25 Mar 2015

Peters moots Marsden Point port expansion

7:53 am on 25 March 2015

With three days left until the Northland by-election, New Zealand First leader Winston Peters has been campaigning on infrastructure and job creation.

Yesterday Mr Peters was in the south of the sprawling electorate which stretches from Cape Reinga to Wellsford 80 kms north of Auckland.

Winston Peters in Kaiwaka.

Winston Peters in Kaiwaka. Photo: AFP

He scoffed at accusation's from National that if he won the seat he would derail international trade deals like the Korean Free Trade Agreement and proposed changes to the Resource Management Act (RMA).

He said aquaculture had untapped potential in the north but was being stymied by the RMA.

Mr Peters said he had known people over the years in Northland who had tried to set up marine farms but who had been beaten back by the high costs of getting resource consents.

"Before you can get an aquaculture scheme off the ground, it'll cost you a million dollars in the process. That is just disastrous. It should be expedited, it should be safe and it should be a reasonable price, " he said.

Mr Peters also said although he did not think much of the Korean free trade agreement, he would not vote against it, and the government knew that.

The New Zealand First leader is pushing for the expansion of Northland's deepwater port at Marsden Point which he said could take pressure off Auckland.

Ports of Auckland want to expand Bledisloe Wharf amid much public outcry.

Mr Peters said Port Marsden could easily handle additional cargo, and send it by rail to Auckland, if a rail link were built to the port, and the Auckland line upgraded to take containers.

He said unlike Auckland, Marsden Point had no shortage of flat land for storage of cars and containers, and was the closest port to New Zealand's overseas markets.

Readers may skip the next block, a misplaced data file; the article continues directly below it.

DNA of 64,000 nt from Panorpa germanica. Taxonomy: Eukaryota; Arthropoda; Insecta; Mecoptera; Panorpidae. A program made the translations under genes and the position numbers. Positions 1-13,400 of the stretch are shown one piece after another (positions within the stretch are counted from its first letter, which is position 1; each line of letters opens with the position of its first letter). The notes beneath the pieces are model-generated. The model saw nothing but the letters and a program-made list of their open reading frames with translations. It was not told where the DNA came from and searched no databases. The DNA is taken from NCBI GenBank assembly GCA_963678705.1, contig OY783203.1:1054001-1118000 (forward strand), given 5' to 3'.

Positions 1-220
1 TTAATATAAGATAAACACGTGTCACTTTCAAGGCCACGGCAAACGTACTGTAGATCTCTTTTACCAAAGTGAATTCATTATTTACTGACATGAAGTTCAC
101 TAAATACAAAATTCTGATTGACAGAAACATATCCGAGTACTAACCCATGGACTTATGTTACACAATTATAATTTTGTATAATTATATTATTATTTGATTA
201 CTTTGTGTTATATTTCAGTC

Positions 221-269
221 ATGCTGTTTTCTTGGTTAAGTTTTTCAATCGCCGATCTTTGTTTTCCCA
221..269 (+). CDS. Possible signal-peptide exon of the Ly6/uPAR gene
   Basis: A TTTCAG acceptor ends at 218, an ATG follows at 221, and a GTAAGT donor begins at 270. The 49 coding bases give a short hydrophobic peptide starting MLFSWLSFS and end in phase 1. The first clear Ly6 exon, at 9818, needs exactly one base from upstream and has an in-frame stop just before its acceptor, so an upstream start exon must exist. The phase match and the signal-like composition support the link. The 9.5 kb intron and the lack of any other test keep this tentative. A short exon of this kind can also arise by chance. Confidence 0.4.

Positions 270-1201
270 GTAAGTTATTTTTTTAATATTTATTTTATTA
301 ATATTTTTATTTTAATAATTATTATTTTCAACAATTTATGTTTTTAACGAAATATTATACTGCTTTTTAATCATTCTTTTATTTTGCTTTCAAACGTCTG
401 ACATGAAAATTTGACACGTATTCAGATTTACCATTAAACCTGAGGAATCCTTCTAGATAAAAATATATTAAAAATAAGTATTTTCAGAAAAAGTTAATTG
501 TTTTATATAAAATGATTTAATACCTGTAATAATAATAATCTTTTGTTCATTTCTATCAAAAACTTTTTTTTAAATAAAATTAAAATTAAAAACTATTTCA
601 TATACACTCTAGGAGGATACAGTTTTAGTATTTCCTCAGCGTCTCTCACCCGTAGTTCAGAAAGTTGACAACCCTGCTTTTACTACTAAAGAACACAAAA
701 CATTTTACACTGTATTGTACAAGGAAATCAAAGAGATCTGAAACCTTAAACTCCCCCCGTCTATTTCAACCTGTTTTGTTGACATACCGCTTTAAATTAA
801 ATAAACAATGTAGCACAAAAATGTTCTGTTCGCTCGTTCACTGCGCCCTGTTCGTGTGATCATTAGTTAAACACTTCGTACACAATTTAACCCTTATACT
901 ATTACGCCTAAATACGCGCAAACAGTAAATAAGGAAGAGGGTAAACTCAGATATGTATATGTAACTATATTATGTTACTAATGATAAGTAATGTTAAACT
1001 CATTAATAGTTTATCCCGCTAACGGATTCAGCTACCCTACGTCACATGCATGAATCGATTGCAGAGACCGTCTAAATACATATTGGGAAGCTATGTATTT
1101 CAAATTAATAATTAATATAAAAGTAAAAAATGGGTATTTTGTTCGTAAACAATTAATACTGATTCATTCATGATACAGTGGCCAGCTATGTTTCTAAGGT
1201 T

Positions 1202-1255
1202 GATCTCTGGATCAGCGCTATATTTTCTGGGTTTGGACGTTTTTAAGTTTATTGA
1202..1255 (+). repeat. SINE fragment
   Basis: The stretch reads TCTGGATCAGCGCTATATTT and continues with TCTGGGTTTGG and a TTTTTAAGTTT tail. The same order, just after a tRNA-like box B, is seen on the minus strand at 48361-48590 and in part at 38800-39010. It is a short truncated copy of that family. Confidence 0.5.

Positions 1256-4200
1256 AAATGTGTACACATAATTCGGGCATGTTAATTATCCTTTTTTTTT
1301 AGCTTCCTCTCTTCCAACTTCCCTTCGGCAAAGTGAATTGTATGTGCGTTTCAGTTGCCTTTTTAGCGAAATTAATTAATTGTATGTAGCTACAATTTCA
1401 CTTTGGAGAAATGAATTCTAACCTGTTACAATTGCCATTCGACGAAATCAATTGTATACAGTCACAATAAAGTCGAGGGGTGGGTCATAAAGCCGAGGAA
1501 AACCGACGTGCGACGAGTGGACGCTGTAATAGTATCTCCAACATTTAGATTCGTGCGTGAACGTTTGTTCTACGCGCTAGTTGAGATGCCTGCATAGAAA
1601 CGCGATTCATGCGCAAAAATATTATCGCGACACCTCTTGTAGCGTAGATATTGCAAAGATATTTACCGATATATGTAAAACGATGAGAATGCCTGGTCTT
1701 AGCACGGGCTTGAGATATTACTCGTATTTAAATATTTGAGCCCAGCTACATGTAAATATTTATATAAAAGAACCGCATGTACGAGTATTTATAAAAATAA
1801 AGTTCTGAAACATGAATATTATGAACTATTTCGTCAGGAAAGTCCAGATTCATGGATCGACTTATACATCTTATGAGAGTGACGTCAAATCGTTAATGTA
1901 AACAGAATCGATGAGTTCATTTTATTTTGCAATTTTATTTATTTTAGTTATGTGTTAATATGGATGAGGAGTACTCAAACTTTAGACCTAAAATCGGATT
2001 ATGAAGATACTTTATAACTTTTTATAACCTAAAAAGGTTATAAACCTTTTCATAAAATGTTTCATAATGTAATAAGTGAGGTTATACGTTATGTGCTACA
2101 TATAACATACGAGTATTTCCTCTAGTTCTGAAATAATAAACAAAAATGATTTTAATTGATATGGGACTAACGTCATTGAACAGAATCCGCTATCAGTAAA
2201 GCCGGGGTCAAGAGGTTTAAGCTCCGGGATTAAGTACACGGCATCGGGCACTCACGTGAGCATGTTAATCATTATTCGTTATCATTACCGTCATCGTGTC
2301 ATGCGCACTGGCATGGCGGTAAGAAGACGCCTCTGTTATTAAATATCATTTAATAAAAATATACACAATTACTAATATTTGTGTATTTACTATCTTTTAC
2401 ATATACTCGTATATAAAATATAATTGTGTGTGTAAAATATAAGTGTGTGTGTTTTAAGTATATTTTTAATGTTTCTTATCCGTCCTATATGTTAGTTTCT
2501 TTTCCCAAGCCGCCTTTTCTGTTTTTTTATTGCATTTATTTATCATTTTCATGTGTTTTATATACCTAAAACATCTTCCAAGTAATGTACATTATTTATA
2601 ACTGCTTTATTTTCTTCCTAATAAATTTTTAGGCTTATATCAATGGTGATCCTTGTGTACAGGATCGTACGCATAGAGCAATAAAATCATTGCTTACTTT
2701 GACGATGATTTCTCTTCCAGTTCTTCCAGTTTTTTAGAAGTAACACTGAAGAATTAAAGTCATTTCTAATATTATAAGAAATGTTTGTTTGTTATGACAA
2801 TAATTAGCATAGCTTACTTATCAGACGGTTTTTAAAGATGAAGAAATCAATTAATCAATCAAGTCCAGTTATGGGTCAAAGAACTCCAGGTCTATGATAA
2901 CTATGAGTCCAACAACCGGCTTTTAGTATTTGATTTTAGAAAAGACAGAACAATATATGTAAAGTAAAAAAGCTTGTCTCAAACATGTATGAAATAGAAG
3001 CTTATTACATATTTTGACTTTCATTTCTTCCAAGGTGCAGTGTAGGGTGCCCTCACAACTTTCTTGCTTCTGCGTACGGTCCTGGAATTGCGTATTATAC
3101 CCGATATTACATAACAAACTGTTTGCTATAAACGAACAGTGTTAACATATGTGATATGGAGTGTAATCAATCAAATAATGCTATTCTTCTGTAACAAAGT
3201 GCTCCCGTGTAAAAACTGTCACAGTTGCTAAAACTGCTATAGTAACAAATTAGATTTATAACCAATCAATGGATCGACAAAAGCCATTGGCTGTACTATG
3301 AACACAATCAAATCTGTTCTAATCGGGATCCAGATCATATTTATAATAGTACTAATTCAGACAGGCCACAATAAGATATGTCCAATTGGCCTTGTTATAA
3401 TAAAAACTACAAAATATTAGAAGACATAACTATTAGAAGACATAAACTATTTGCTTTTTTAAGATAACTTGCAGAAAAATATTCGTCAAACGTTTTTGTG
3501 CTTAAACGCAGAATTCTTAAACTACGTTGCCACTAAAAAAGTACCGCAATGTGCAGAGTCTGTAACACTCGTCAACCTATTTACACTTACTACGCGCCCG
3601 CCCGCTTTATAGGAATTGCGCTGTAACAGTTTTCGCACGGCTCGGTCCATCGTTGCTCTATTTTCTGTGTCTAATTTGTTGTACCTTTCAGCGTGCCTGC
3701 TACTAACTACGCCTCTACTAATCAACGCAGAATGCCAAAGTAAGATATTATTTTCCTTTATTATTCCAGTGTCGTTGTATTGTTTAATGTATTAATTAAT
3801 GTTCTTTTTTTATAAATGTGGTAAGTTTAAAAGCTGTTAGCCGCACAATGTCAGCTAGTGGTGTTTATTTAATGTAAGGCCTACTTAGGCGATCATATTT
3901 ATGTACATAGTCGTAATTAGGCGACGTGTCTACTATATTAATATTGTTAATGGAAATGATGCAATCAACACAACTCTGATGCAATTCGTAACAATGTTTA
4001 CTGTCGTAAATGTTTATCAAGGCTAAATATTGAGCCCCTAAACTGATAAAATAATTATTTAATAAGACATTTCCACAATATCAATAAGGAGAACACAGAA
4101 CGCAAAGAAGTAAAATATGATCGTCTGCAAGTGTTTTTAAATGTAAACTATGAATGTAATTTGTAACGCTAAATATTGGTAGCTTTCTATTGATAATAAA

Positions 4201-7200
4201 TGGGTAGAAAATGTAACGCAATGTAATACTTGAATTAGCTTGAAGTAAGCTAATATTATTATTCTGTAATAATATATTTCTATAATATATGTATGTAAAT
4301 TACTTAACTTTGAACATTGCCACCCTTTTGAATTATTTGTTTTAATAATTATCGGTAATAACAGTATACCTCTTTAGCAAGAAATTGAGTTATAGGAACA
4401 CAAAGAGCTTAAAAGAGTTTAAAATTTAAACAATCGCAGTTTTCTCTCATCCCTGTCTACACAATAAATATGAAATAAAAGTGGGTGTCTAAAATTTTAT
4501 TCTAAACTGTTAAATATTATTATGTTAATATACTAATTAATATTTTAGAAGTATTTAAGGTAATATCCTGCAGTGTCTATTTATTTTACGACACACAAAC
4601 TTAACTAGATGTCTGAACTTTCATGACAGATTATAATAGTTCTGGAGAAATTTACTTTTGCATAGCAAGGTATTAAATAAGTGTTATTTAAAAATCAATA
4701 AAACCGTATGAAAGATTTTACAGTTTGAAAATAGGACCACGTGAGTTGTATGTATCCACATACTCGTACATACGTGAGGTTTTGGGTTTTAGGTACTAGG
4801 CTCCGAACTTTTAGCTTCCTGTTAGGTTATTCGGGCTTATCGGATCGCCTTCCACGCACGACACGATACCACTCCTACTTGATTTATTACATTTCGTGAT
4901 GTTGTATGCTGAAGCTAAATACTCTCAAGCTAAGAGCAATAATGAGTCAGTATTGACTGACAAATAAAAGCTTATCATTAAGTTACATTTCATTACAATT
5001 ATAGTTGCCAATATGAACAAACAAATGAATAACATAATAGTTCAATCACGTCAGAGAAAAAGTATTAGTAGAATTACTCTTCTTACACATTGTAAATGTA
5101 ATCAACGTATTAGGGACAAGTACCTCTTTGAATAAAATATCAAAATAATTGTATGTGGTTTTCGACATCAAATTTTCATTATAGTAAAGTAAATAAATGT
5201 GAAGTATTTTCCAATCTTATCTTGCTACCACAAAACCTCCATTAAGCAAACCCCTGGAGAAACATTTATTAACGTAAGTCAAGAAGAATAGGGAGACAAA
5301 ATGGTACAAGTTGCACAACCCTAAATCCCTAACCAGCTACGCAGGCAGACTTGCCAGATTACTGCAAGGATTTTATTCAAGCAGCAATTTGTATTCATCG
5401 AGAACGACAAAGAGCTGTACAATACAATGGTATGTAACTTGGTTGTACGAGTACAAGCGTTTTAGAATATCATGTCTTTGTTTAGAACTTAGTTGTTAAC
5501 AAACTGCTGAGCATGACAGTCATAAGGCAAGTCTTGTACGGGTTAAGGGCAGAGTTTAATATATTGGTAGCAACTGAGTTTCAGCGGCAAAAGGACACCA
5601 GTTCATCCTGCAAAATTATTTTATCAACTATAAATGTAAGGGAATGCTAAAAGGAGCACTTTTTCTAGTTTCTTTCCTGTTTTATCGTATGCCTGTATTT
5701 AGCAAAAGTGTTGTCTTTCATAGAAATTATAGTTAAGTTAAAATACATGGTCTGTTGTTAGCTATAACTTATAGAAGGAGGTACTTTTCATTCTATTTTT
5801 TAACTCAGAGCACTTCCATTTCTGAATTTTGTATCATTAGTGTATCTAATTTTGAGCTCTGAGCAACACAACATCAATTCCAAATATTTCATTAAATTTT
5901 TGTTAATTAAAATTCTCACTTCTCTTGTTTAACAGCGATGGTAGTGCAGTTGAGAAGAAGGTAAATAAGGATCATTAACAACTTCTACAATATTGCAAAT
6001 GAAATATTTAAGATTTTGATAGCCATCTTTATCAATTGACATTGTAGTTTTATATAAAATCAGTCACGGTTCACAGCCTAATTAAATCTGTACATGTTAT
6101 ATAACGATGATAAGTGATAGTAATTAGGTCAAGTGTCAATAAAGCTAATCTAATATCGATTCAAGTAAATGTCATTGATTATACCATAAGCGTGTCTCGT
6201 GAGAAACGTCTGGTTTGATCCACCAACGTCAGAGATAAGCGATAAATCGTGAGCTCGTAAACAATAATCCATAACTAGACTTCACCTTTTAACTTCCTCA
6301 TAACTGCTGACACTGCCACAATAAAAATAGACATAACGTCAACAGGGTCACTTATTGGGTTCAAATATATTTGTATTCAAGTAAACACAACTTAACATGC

He said the main obstacle to such development was that Port Marsden was now half-owned by its competitors: the ports of Auckland and Tauranga.

"These ports should not be competing with each other; they should be ensuring that the shippers have to deal with them on a one-contract basis. That is fundamental, sound economics," he said.

Mr Peters said it would take a law change to make that happen but the change was needed now and NZ First would pursue it.

The small towns in the south of the electorate are governed by Auckland council, and stand to gain most from the government's plan to extend the Auckland motorway from Puhoi to Wellsford.

Many believe that will lead to growth in their communities.

But Sandra Shaw, who owns Wellsford Sport and Leisure, said if the new highway bypassed Wellsford, which was on the cards, it could knock her business for six.

She said she, and many other retailers who line State Highway 1, the town's main street, depend on passing and tourist traffic for their livelihood.

Ms Shaw said roads throughout the north are in bad repair, and many of the unsealed gravel roads are dangerous, but despite years of trying, Northland people had been unable to get governments to address the problem and put money into regional roads.

She said whoever won Northland's by-election, Mr Peters had done the region a service by standing because he had been able to expose those problems, raise the profile of the north and remind the rest of New Zealand about a region that had been forgotten.

Northland by-election statistics:

The by-election has generated a surge in new voters. Since it was announced in February, more than 500 people have enrolled to vote.

The Electoral Commission said 146 of those identified as Maori, and could have joined the Maori roll but chose instead to be on the general roll and vote in the Northland electorate.

About 13,500 voters who live within the boundaries of the Northland electorate, are on the Maori roll and vote in Te Tai Tokerau, the Maori electorate.

Northland has 45,000 enrolled voters, and voter turnout at the last general election was higher than average, at 80 percent.

The Electoral Commission said there were still about 4000 people in the electorate who were eligible to vote, but not enrolled, and they had until Friday to do so.

Election day is Saturday - but people can enrol and vote at any of the eleven voting places around the electorate, up until Friday.

Eleven candidates are contesting the Northland seat:

  • Adrian Paul Bonner, Independent
  • Joe Carr , Focus New Zealand
  • Robin Grieve, ACT New Zealand
  • Maki Herbert, Aotearoa Legalise Cannabis Party
  • Adam Holland, Independent
  • Mark Osborne, National Party
  • Rob Painting, Climate Party
  • Winston Peters, New Zealand First Party
  • Reuben Porter, MANA Movement
  • Willow-Jean Prime, Labour Party
  • Bruce Rogan, Independent

Lois Williams will report on National Party candidate Mark Osborne's campaign tomorrow.